Fri, Jul 25, 2003 - Page 5 News List

International force in Solomon Islands

INTERVENTION The government asked its neighbors for help against armed militants and criminals, which led to the arrival of a 2,000-strong Australian-led contingent


A Fijian soldier proudly shows his insignia as part of the Australian-led intervention force which landed at Henderson Airport near Honiara in the Solomon Islands yesterday.


The biggest military operation in the South Pacific since World War II got underway yesterday when an Australian-led international force poured into the Solomon Islands to prevent it spiraling into anarchy.

The near-bankrupt Solomon Islands government this month issued an appeal to its neighbors to help rein in armed militants and criminals who are extorting money, taking hostages and killing at will.

The contingent of 2,000 troops and 300 police from Australia, New Zealand, Fiji, Papua New Guinea and Tonga has a mandate to use lethal force if necessary to restore order.

At a ceremony in Australia for departing troops, Fiji Prime Minister Laisenia Qarase allayed fears that Pacific nations might consider the force a form of neocolonialism.

"It enforces Australia's leading role in the Pacific and Fiji is supportive of that role," he said.

A handful of local police and embassy officials greeted the first of 13 Australian C-130 transport planes at Henderson Airport outside the capital, Honiara, just after dawn at the start of "Operation Helpem Fren" -- pidgin English for Help A Friend.

The Australian navy ship HMAS Manoora docked off the coast and barges shuttled equipment and troops ashore. As more troops arrived, hundreds of curious locals turned out to watch.

"We are very happy, this is good, this is marvelous for my country," said Misheko Maetano as he watched troops arrive at the airport.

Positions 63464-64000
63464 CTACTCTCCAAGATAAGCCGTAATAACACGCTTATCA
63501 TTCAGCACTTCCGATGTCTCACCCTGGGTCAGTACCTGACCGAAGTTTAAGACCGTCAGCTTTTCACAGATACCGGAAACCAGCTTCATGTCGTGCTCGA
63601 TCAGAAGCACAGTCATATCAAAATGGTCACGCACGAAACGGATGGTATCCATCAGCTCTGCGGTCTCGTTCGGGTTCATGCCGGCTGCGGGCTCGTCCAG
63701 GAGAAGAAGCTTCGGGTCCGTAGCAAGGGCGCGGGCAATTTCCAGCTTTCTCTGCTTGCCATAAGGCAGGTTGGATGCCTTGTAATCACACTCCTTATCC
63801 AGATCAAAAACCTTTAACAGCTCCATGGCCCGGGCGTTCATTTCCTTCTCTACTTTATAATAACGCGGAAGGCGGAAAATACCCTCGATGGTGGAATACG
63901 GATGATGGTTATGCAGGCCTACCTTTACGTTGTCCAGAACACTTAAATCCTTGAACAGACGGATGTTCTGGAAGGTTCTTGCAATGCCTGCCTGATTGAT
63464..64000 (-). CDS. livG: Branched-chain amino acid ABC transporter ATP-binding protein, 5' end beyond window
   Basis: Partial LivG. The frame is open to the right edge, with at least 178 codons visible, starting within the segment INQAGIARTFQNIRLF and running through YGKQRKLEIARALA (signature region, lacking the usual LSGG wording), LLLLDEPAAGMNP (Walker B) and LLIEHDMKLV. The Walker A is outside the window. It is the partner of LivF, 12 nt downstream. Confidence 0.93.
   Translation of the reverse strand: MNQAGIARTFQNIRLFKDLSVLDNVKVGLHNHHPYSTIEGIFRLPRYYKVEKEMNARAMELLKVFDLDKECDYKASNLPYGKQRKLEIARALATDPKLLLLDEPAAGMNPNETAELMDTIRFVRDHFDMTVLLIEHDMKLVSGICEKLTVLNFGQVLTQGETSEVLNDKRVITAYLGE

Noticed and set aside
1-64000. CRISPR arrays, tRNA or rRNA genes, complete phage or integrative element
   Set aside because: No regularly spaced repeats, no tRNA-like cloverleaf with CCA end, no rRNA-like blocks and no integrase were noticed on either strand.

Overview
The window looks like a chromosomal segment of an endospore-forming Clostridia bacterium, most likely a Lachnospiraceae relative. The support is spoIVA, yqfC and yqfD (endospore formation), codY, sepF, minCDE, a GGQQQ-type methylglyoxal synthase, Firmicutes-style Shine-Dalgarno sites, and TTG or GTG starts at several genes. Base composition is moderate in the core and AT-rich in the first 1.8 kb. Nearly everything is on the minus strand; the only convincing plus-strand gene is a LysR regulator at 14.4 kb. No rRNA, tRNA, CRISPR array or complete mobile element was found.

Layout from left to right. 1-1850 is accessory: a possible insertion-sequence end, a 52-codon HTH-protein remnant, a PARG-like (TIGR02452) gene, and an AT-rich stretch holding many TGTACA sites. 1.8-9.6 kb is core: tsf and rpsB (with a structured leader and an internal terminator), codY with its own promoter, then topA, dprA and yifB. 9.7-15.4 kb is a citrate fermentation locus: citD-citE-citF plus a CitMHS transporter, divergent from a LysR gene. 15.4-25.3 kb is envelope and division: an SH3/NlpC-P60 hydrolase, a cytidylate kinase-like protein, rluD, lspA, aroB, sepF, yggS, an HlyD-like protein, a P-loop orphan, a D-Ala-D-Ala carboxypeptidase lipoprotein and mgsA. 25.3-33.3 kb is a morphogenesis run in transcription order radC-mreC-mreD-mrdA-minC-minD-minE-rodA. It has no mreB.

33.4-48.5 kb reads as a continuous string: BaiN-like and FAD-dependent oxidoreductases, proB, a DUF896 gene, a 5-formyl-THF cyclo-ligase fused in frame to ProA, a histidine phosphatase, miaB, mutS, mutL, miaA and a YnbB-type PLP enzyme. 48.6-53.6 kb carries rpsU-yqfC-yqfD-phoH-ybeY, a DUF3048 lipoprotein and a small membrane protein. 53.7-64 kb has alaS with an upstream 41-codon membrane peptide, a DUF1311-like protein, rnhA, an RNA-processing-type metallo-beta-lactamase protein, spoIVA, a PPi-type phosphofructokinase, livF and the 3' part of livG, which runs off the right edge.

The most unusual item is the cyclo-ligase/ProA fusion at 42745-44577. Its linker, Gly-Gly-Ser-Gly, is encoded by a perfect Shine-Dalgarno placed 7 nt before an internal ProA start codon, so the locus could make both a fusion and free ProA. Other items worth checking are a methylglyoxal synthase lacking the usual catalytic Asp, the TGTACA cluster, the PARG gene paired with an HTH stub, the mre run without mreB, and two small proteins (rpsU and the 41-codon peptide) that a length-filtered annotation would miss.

The parliament of the Solomon Islands unanimously supported the deployment of the foreign troops and police to fight militant gangs and quell a drawn-out conflict among rival islanders that has left hundreds dead.

Some rebels have been armed with high-powered rifles stolen from police armories. Others have fought in loin cloths using homemade guns or weapons dug up from World War II arms dumps.

A peace deal signed in late 2000 failed to stop the violence in the chain of islands 2,250km northeast of Sydney, Australia. Renegade warlords and militants now control much of the main island of Guadalcanal.

One of the most notorious, Harold Keke, said in an interview aired Wednesday on Australian television that he was fighting for independence for Guadalcanal.

He said he took up arms because the government refused to listen to his demands. Keke is holding six hostages after releasing three on Wednesday in an apparent good-will gesture.

"It was obvious that neither the Parliament nor the executive government was in control of things in this country. We knew we were just going into anarchy," said Joses Tuhanuku, a Solomon Islands lawmaker.

Prime Minister Alan Kemakeza was whisked away from Honiara on Tuesday -- reportedly to the HMAS Manoora -- amid reports he was fleeing a possible kidnap attempt. His office issued a statement the next day confirming his departure, but denying he fled to avoid being abducted.

Australian Prime Minister John Howard has said the troops could be on the island for weeks or months, while police will likely maintain a presence there for years.

Australian Federal Police chief Mick Keelty said in Australia that it could take months for his officers to gauge levels of opposition to the force in remote and inaccessible provinces.

"I think we'll have an early understanding of [potential opposition] in Honiara at least over the next 24 to 48 hours," Keelty said. "The roads and infrastructure of the Solomon Islands are not good so before we start building out to the communities we need some of that infrastructure there. I think it may be a matter of weeks or in some cases months before we can actually be confident about the provinces."

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